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As well as the commentaries and
Bible studies listed below a full annotated
bibliography is available for really serious students.
Gary V. Smith
Hosea/Amos/Micah (NIV Application Commentary)
Amos : A New Translation With Introduction and
With 979 pages of smallish print this is probably the biggest ever commentary on Amos. With full and thorough discussion of most of the important issues. It majors on the ideas that Andersen and Freedman are best known for promoting, giving for example lots of information about the use of "prose particles" in different short units of the book. This is a real reference work, with nearly complete reference to scholarly debate.
Jan De Waard, William A. Smalley
A Handbook on the Book of Amos (UBS Handbook)
United Bible Societies, 1979 (Reissued 1994)
Though originally titled "A Translator's Handbook..." this volume is useful for students with no Hebrew, as well as to those who read the original. It provides details discussion of the meaning of each small section of the book, as well as De Waard & Smalley's interesting proposal to see a powerful chiastic structure to the book.
Jonah, Joel, Amos : Seek the Lord and Live! (Life Guide Bible Studies)
One of a good series of contemporary Bible Study guides. Well worth a look.
If you don't like the Intervarsity series, you could try the volume in the "Lifechange" series from the Navigators (not available from Amazon, so try here).
John H. Hayes
Amos, the Eighth-Century Prophet : His Time and His Preaching
Hayes offers a short but distinctive reading of Amos. Based on this detailed reconstruction of the history of (Northern Kingdom) Israel's last years the book accurately reflects the prophet's preaching at the New Year festival in 750BCE.
The style is straightforward and Hayes provides the reasons behind his conclusions. Though out of print it could well be worth trying to get a copy from Amazon's "Out-of-Print" service.
David Allan Hubbard
Joel and Amos
(Tyndale Old Testament Commentary Series, No 226)
Tyndale commentaries aim to provide the best of Evangelical scholarship. Hubbard's on (Joel &) Amos arrives at conservative conclusions, but shares the historical focus of the older style of biblical scholarship.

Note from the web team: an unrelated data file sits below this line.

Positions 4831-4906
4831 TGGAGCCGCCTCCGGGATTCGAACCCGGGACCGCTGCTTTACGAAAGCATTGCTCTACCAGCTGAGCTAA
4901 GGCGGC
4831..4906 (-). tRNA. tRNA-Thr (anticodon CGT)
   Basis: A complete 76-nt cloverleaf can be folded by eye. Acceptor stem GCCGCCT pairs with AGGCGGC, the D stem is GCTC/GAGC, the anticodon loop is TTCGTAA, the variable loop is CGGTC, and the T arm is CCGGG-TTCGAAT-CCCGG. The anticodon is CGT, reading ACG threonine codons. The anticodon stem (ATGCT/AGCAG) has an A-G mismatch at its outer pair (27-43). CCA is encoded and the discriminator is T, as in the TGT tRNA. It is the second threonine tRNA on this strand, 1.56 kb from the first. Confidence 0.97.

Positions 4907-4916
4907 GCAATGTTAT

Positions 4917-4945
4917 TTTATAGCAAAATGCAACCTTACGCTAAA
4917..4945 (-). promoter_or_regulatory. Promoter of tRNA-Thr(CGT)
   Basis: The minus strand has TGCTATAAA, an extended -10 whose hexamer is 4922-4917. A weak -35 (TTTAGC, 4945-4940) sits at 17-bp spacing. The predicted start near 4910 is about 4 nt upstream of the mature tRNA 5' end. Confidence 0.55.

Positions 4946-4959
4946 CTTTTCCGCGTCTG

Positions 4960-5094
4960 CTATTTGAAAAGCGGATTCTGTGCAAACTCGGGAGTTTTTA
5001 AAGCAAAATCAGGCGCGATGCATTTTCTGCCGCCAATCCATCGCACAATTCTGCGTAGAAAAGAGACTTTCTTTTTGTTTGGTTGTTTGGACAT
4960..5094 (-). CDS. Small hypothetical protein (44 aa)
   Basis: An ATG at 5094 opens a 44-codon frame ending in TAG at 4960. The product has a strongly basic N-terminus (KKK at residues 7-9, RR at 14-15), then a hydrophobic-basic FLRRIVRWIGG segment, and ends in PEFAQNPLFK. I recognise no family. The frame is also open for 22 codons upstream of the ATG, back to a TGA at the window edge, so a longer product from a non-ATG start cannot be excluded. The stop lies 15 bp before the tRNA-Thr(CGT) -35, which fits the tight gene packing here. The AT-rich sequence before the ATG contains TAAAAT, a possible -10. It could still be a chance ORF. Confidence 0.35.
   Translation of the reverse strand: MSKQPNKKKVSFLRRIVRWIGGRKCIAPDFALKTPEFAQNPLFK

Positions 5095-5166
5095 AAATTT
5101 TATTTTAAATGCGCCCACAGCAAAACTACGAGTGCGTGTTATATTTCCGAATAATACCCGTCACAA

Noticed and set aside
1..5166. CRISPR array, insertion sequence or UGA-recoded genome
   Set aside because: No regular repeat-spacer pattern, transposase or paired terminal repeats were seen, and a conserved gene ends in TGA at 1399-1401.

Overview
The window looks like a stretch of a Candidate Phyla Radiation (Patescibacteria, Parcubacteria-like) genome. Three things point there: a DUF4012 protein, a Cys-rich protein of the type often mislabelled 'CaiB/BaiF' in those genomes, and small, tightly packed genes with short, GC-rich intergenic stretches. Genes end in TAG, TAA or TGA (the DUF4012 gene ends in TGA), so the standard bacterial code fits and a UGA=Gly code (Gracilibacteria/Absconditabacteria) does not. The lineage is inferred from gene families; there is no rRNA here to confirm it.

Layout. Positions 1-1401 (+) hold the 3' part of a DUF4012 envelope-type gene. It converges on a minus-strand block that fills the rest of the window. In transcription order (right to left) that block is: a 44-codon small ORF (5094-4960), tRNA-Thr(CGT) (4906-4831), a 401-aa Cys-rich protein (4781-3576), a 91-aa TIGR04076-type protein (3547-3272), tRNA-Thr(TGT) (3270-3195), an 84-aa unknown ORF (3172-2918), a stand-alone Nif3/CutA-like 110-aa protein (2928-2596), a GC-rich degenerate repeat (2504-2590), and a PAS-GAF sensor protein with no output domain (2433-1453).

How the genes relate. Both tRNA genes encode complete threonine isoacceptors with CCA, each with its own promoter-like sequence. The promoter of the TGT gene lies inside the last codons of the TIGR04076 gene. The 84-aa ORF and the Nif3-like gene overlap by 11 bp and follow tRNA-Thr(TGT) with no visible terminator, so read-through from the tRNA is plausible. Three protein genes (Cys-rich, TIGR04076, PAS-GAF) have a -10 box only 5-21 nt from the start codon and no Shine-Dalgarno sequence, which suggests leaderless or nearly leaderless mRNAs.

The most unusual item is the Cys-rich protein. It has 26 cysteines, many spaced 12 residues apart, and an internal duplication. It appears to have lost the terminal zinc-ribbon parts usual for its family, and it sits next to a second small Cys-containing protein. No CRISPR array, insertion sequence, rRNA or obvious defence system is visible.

The Book of Amos : A Commentary (Old Testament Library) Westminster John Knox, 1998
Philip J. King
Amos, Hosea, Micah : An Archaeological Commentary
Westminster John Knox
Though out of print, this book tries to do what others do partially, discuss Amos from an Archaeological perspective. If you are serious about Amos, or keen on discovering more about Archaeology and the Bible this book is worth ordering.
Amos; A Commentary
Slimmer, and easier to read, than most of the other "solid" scholarly commentaries, Mays' Old Testament Library volume discusses questions that many readers either ask, or ought to ask, about Amos.
J. A. Motyer
Message of Amos (Bible Speaks Today)
This series seeks to focus on the message of the biblical book, rather than on its historical and literary features for their own sake. Could be useful as stimulus to meditation and reflection, perhaps as a complement to all that detailed study the most of the other tomes listed here will provide!
Pr; ASIN: 0687010403
Shalom M. Paul
Amos : A Commentary on the Book of Amos
(Hermeneia-A Critical and Historical Commentary on the Bible) Minneapolis: Fortress, 1991
The big pages of the Hermenia series contain a wealth of well organised information and ideas. (Paul's "Amos" has 409 pages.) Less strong on scholarly debate, but with an approach which by being more sensitive to the literary feel of the book offers more balanced commentary than Wolff's earlier classic in the same series.
Hans Walter Wolff
Joel and Amos : A Commentary on the Books of the Prophets Joel and Amos (Hermenia)
Translation of a magisterial German commentary, illustrates the best and worst of biblical studies of that period, solid form-critical questioning arrives at over skeptical conclusions about how the book came to be. The careful and well-documented discussion of every issue is not out-dated. (Though "replaced" by Paul's volume in the series.)
This is one that's well worth trying to get as an "Out-of-Print" order!